What will the Holy Father have in mind to say, with the refreshing frankness to which we are becoming accustomed, to his fellow-Jesuits and their new Superior General, for the future good of the Church and the more fruitful proclamation of the Gospel?  What requests might he have? And how will they respond?  There can be no doubt that the pope will give careful thought to how the Jesuit Order can serve him, and the Church, under its new General Superior in the years to come.  Nor can there be any doubt that the Society of Jesus will be totally responsive and will gladly commit itself to fulfilling whatever he asks of it, not just as the Bishop of Rome to whom its members as Jesuits are specially bound by their vow of obedience, but also as a brother-Jesuit, dedicated as they are to working in all they do for the ever greater glory of God.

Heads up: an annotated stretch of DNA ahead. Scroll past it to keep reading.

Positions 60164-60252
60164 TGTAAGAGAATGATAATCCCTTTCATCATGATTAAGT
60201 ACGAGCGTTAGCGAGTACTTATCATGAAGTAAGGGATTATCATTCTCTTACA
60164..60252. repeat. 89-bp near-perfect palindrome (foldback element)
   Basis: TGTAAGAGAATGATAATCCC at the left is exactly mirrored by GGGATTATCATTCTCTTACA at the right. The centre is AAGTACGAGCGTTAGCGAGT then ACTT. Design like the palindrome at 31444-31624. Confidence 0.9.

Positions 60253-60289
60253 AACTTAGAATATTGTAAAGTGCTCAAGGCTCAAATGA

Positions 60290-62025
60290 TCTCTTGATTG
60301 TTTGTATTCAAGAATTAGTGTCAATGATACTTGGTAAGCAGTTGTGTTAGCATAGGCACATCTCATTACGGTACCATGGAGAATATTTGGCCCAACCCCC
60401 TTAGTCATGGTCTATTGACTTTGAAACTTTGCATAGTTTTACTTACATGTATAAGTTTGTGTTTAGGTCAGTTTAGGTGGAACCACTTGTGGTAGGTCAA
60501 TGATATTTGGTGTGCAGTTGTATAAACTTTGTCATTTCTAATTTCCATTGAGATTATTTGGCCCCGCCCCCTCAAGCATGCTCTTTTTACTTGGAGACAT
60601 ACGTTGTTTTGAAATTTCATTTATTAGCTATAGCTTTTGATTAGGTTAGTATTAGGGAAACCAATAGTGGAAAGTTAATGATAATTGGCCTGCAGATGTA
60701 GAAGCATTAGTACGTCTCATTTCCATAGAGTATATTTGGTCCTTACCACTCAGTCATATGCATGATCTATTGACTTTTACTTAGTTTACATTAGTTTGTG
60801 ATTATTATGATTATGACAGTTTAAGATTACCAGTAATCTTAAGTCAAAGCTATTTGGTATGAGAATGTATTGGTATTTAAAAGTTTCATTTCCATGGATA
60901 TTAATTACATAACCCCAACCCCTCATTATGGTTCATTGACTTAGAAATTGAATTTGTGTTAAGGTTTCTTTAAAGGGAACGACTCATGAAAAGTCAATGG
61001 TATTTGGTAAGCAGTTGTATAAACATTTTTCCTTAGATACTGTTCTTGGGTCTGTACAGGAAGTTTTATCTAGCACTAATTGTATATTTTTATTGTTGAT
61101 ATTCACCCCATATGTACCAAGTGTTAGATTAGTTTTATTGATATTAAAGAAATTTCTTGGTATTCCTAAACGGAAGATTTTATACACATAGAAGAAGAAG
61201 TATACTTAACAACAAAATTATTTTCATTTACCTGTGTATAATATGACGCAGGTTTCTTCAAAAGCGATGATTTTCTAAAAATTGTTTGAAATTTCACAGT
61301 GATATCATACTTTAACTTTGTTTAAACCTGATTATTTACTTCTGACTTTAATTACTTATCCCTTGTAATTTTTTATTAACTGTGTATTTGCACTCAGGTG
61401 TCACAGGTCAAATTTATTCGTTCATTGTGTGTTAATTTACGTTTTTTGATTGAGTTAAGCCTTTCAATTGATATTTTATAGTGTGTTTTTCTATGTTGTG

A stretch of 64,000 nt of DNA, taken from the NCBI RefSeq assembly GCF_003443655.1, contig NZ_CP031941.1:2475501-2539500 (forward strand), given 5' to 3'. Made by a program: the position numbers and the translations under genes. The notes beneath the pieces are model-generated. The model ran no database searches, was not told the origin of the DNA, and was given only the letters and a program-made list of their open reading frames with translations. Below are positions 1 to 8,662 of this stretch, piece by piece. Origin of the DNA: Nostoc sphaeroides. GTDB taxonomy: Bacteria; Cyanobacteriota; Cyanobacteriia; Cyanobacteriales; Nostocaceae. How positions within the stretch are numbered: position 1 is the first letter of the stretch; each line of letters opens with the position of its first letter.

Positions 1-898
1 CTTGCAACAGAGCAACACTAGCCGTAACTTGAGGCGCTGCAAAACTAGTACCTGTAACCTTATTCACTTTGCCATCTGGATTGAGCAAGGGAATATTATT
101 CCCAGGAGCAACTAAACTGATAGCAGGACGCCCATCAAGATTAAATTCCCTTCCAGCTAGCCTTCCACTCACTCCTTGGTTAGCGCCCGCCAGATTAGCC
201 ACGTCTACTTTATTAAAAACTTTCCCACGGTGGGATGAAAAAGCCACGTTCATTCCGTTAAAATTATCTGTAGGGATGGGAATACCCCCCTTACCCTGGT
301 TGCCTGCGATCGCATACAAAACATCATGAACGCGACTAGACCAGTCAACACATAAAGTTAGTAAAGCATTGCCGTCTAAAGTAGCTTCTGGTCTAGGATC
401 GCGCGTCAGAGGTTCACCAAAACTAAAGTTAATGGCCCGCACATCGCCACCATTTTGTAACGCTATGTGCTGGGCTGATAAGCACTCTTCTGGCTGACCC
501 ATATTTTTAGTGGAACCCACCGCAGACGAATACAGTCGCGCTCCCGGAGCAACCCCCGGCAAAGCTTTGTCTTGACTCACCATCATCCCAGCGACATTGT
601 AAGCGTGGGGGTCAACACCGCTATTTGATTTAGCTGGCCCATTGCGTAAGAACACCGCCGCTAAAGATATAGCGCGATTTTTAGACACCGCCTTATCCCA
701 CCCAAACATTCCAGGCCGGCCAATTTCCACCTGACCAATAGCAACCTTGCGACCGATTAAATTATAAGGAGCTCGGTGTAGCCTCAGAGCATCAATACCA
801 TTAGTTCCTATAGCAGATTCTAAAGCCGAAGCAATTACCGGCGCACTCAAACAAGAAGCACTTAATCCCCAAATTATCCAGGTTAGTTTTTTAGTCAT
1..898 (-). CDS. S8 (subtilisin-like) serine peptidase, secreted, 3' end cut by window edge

Jack Mahoney SJ
Honorary Fellow at Campion Hall, Oxford